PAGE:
Bodegas y Vinedos Ilurce Rio Madre Rose 2021
This old-school rosado shows a deep color and rich flavors of black cherry, macerated strawberry, licorice and spice. Firm acidity and light tannins give this structure.
Critical AcclaimAll Vintages
Such a deep color for a rosé, with lots of crushed pomegranate, plums and some darker berries. An intense rosé that is akin to a lighter red without the tannins, but still fresh, juicy and bright. Very stylish for sure. Give it a try. Drink now.
Located in the heart of Rioja Baja in the town of Alfaro, Bodegas Ilurce is owned and operated by the fourth generation of the Escudero family. The family has grown grapes in Rioja Baja since 1940, and the current generation takes advantage of a wealth of 60Ha. of vineyards that are planted in alluvial soils on the slopes of the Monte Yerga. The vines range from century old head trained Garnacha to high density plantings of Graciano and Tempranillo planted in alluvial, limestone heavy soils with a high abundance of stones. Located at high altitudes, 2000 ft. (600m) above sea level, the vineyards take advantage of very cold winters and nights, combined with warm summers – perfect conditions for the maturation of Graciano, perhaps the estate’s most important treasure.
Jorge Ordóñez partnered with Bodegas Ilurce after he set a goal to produce and import a 100% Graciano wine. Graciano, a variety is most often used for blending in Rioja to improve Tempranillo, is heavily planted in Rioja Baja, as it is very challenging to ripen this grape in cooler Rioja Alta. Due to its long vegetative cycle and slow maturation, Graciano, like Garnacha, requires a warmer climate to ripen. For that reason, Ordóñez and his team travelled to Rioja Baja to find a producer to partner with. At the time, the few monovarietal Graciano wines were either very expensive or very low quality, so Jorge sought to produce a high quality, price accessible Graciano for the American market. Jorge achieved this with Rio Madre Graciano, a wine that has been a blockbuster success in the United States, as it represents incredible quality for an entry level Rioja.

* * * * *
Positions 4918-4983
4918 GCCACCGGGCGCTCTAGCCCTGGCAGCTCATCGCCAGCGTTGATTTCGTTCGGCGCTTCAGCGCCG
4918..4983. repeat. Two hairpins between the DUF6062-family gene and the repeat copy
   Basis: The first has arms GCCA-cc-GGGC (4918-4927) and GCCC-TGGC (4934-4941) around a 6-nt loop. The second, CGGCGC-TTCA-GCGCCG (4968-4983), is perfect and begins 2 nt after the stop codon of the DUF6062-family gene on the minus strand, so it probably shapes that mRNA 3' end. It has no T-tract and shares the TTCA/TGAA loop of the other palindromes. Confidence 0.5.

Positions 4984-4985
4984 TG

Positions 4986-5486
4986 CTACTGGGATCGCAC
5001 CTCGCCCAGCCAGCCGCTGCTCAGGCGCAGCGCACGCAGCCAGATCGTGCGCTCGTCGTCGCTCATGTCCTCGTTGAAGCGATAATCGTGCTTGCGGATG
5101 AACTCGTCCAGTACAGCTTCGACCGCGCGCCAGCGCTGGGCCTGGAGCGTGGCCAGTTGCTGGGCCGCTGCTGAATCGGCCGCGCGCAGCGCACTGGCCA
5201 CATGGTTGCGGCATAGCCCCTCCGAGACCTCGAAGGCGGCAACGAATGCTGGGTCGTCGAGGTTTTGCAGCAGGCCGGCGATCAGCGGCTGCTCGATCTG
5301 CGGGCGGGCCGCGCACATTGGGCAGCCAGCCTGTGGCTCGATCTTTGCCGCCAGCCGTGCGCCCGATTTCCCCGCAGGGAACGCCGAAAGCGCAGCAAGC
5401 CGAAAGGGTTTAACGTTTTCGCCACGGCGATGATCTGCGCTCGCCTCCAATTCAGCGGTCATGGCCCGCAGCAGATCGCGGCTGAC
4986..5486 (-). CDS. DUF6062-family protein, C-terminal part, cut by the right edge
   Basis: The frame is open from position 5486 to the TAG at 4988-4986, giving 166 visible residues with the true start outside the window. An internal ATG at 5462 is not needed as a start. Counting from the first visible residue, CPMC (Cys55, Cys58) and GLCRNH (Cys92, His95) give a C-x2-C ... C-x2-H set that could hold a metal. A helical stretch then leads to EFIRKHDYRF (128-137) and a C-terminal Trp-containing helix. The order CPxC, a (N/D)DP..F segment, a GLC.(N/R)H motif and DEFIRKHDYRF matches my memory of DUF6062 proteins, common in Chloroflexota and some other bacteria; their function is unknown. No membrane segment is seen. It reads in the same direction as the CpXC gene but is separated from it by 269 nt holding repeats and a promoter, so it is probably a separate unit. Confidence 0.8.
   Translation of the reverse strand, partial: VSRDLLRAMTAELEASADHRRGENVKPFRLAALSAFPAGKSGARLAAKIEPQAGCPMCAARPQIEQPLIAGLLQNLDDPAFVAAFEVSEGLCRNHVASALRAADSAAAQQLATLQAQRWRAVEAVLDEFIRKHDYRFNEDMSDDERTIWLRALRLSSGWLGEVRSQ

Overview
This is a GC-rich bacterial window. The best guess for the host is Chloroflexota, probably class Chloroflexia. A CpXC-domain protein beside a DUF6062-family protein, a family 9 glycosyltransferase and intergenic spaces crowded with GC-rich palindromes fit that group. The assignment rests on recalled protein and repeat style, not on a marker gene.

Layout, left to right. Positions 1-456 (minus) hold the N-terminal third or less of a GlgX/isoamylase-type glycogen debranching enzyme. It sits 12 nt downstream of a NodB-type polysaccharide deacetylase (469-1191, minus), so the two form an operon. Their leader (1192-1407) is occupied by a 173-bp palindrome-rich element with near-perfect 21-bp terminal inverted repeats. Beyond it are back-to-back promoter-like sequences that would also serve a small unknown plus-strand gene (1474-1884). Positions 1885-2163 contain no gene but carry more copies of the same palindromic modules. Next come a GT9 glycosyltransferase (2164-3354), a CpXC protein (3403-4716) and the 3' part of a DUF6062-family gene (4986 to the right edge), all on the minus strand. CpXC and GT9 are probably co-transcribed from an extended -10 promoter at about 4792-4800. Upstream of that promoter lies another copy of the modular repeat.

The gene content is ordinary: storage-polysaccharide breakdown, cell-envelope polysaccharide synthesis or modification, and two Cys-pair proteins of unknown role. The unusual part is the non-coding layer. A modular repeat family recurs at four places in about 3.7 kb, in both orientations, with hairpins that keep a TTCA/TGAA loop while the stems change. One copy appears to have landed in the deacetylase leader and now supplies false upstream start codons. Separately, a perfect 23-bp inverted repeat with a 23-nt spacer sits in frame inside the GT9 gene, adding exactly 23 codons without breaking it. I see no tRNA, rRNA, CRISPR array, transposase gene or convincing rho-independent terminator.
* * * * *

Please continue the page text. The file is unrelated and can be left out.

Highly regarded for distinctive and age-worthy red wines, Rioja is Spain’s most celebrated wine region. Made up of three different sub-regions of varying elevation: Rioja Alta, Rioja Alavesa and Rioja Oriental. Wines are typically a blend of fruit from all three, although specific sub-region (zonas), village (municipios) and vineyard (viñedo singular) wines can now be labeled. Rioja Alta, at the highest elevation, is considered to be the source of the brightest, most elegant fruit, while grapes from the warmer and drier Rioja Oriental produce wines with deep color and higher alcohol, which can add great body and richness to a blend.
Fresh and fruity Rioja wines labeled, Joven, (meaning young) see minimal aging before release, but more serious Rioja wines undergo multiple years in oak. Crianza and Reserva styles are aged for one year in oak, and Gran Reserva at least two, but in practice this maturation period is often quite a bit longer—up to about fifteen years.
Tempranillo provides the backbone of Rioja red wines, adding complex notes of red and black fruit, leather, toast and tobacco, while Garnacha supplies body. In smaller percentages, Graciano and Mazuelo (Carignan) often serve as “seasoning” with additional flavors and aromas. These same varieties are responsible for flavorful dry rosés.
White wines, typically balancing freshness with complexity, are made mostly from crisp, fresh Viura. Some whites are blends of Viura with aromatic Malvasia, and then barrel fermented and aged to make a more ample, richer style of white.
Whether it’s playful and fun or savory and serious, most rosé today is not your grandmother’s White Zinfandel, though that category remains strong. Pink wine has recently become quite trendy, and this time around it’s commonly quite dry. Since the pigment in red wines comes from keeping fermenting juice in contact with the grape skins for an extended period, it follows that a pink wine can be made using just a brief period of skin contact—usually just a couple of days. The resulting color depends on grape variety and winemaking style, ranging from pale salmon to deep magenta.